It was 305 years ago on Jan. 26, 1700 that the West Coast of Vancouver Island was rocked by an earthquake. As night descended on the Nuu-chah-nulth communities, deep within the ocean a few miles offshore, the entire Cascadia fault exploded with such force that boats were sunk and sailors were killed by a tsunami thousands of miles across the Pacific ocean in Japan.
In the Huu-ay-aht village of Anacla, people were just going to sleep in the longhouses when the quake hit. The ground heaved and rolled for more than half a minute. Many of the huge longhouses sank into the sand as it turned to liquid. When the rumbling stopped, people who hadn't heard the screams of those who sank into the sand figured the danger had passed, and started to go back to sleep. That's when the wave hit.
A wall of water estimated at over 50 feet swept through Anacla and other coastal villages drowning thousands of Nuu-chah-nulth-aht. In Anacla, only one person from a village of more than 600 survived.
Seven Huu-ay-aht villages were wiped out that night, according to Chief Councillor Robert Dennis, who was told the story by the late Chief Louie Nookmiis. Only the village of Malthsit on the east side of Pacheena Bay survived, since it was 75 feet up a mountainside.
The story has stayed a part of Huu-ay-aht collective memory for generations, passed down through potlatches and through families. Then in the 1990s, scientists actively studying Pacific Northwest earthquakes finally listened to the people, after finding corroborating documents and tell-tale environmental signs.
Because of Japanese maritime records, scientists confirmed Nuu-chah-nulth stories about that earthquake, which they now believed registered a magnitude 9, the highest measurement on the Richter scale. That quake is now understood to be one of the largest anywhere in the world, and the biggest known earthquake to strike the country now known as Canada.
In contrast, the earthquake that struck Indonesia in December 2004, killing 400,000, registered 8.6 on the Richter scale. In Anchorage in 1964 a quake was measured at 8.6, and the quake that killed 6,500 and injured 40,000 in Kobe, Japan in 1995 was a 7.0.
Because of the past devastation that occurred at Anacla, Dennis has been lobbying the provincial and federal governments to fund a move to higher ground.
The village of Anacla is still located in the estuarian flood plain of the Pacheena River at Pacheena Bay, and Dennis believes the community must be moved to the adjacent hillside before the next earthquake strikes.
The community has already developed plans for a subdivision surrounding the House of Huu-ay-aht on Huu-ay-aht land, and into lands currently held by Weyerhaeuser. They have applied to the federal government through the Additions to Reserves legislation, but their application has fallen on deaf ears.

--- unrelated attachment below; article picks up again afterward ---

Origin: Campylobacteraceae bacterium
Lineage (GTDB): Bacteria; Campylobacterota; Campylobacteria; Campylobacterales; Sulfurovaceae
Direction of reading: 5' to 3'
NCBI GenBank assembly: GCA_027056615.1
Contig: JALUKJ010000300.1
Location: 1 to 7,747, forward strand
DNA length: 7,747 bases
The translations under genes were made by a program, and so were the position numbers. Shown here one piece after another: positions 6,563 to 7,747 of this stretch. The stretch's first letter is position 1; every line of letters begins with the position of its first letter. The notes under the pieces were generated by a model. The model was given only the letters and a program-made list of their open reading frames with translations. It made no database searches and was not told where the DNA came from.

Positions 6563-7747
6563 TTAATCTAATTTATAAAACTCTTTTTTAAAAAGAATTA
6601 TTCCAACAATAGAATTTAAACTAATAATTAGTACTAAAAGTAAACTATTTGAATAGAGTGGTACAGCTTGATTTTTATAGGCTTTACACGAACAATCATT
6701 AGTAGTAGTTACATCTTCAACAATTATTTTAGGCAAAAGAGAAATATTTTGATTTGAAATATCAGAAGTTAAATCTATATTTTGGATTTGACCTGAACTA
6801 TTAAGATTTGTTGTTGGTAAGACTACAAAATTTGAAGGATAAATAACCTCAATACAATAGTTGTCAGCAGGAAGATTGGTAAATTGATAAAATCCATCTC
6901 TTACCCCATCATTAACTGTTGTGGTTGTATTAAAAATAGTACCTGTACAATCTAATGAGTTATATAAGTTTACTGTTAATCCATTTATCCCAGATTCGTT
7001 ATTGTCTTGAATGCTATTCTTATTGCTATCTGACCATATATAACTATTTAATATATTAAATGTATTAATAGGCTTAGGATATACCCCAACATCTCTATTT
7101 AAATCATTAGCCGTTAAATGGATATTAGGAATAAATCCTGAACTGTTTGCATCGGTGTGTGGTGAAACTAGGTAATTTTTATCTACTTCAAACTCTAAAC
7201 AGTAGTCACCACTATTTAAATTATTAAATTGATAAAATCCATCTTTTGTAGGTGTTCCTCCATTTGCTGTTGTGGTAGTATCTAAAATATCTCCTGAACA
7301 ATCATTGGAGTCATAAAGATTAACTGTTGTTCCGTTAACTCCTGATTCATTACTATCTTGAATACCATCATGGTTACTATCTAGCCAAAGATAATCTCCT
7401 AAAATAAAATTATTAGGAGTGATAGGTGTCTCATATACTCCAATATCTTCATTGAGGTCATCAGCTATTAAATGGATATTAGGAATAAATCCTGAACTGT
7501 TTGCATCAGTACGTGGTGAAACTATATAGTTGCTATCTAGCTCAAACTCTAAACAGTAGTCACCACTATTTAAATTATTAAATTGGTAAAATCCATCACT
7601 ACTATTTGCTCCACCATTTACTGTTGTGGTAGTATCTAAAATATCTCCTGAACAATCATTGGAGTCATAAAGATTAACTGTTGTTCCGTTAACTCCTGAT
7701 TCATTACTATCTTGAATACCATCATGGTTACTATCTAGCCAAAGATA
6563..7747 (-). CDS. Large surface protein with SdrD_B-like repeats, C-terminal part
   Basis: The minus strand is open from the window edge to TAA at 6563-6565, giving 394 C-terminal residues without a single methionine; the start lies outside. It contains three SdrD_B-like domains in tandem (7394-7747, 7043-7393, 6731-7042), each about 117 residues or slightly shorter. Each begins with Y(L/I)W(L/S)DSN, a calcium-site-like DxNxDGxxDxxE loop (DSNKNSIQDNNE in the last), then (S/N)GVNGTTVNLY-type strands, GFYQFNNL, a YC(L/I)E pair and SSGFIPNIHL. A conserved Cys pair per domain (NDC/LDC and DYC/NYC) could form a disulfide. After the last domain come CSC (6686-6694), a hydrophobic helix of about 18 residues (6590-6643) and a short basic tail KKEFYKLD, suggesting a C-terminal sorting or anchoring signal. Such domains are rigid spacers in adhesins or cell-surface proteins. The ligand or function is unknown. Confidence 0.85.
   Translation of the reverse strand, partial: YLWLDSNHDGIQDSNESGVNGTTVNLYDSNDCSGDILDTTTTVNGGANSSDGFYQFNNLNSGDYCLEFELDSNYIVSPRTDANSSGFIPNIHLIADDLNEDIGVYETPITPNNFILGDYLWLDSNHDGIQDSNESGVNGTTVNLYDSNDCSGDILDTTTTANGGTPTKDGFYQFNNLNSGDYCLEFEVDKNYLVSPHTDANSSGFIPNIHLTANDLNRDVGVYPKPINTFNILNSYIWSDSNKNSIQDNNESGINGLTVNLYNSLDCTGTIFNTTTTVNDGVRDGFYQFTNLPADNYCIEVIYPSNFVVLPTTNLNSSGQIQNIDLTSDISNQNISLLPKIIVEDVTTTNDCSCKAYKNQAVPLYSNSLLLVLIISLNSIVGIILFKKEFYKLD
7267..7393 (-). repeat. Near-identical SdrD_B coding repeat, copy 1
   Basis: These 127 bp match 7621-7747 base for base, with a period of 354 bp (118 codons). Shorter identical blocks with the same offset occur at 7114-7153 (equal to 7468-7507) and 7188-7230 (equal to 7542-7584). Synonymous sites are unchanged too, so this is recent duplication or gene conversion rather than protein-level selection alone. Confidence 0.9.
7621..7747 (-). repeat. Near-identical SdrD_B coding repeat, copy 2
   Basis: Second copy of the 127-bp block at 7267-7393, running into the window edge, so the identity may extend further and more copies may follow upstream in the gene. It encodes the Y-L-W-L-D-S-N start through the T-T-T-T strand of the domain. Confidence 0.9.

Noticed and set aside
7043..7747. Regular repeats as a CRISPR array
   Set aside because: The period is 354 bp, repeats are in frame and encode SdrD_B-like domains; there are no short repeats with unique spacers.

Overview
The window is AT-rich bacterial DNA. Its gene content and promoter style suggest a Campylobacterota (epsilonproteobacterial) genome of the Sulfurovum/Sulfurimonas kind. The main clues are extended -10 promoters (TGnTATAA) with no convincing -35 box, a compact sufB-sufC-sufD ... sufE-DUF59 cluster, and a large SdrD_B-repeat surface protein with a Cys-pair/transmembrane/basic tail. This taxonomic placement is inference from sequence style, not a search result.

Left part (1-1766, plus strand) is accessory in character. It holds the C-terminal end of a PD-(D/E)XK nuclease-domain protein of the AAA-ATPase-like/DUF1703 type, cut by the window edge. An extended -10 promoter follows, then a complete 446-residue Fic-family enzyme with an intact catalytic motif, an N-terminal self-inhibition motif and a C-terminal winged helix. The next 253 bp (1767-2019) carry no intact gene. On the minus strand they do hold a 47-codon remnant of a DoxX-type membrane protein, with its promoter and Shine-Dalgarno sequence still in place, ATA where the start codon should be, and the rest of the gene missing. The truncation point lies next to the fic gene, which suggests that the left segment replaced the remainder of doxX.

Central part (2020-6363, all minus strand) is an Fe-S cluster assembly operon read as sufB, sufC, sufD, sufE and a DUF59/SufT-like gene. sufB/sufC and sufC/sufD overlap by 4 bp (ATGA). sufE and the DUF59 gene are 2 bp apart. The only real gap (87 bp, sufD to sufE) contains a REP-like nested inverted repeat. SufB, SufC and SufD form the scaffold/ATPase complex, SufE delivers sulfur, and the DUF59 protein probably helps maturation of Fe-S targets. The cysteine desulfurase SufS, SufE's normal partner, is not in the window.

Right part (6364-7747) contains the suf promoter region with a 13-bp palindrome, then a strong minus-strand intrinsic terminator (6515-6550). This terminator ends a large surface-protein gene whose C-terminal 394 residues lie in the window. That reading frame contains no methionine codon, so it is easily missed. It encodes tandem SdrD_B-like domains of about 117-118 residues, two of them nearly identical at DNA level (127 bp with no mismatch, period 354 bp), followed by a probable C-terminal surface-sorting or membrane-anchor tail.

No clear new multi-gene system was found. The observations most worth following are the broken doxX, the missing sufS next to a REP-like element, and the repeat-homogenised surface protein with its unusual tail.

"We were way ahead of our time," Dennis said of their plan, which was submitted in 1999. "They said they would not provide additional land so we can build a new subdivision and relocate our village. Even though we followed all their criteria, it needs political action," he said.
Given Canada's reaction to help the victims of the earthquake and Tsunami in southeast Asia, Dennis is hoping government will take another look at the plans.
"B.C.and Canada have a fiduciary obligation," said Dennis. "Someone will have to be responsible down the road. We've done our due diligence. They know the risk is there. They have to help us do something about it," he said, adding that all West Coast communities are facing the same situation.
"Look at places like Ahousaht, Opitsaht, Yuquot, Ehattis, Nuchatlaht, Esowista, and even Tofino and Ucluelet. All those places are on low-lying areas next to the ocean. They'll all be affected too," he said.
There is a huge plate of rock slipping underneath the continental plate. The eastern end of that rock gets heated to molten, and comes out in the form o volcano blasts at Mount St. Helens and elsewhere. Sometime over the past 300 years, that plate became snagged on the continental plate, and has been pushing an area stretching from Vancouver Island south to California upwards and eastward at a rate of 6 mm a year.
At some point, the continental plate is going to let go, and hundreds of years of built-up pressure is going to release along the giant, 1,100 km-long Cascadia fault, causing another huge earthquake where the land will suddenly drop three to six feet, followed by a massive tsunami.
Scientists believe such an event is "100 per cent certain", and happens here once every 500 years.
Global Positioning Satellite stations have recently been installed along the West Coast from Port Alberni to Japan to monitor the groans and strains of the zone, hoping to develop a greater understanding of how earthquakes happen, and if there are any warning signs that an earthquake is imminent.
"The question is not if, but when the next earthquake will occur," said Dennis. "We were ahead of our time when we approached the federal government with scientific data and our oral history requesting a review and assessment of the current Anacla village site. We proposed to move our village site from the Pachena River floodplain to higher ground on the northwest side of the river. In light of the tragic events in Asia, we feel that it is time to revisit our current situation and ensure that we are prepared for the next tsunami," he said.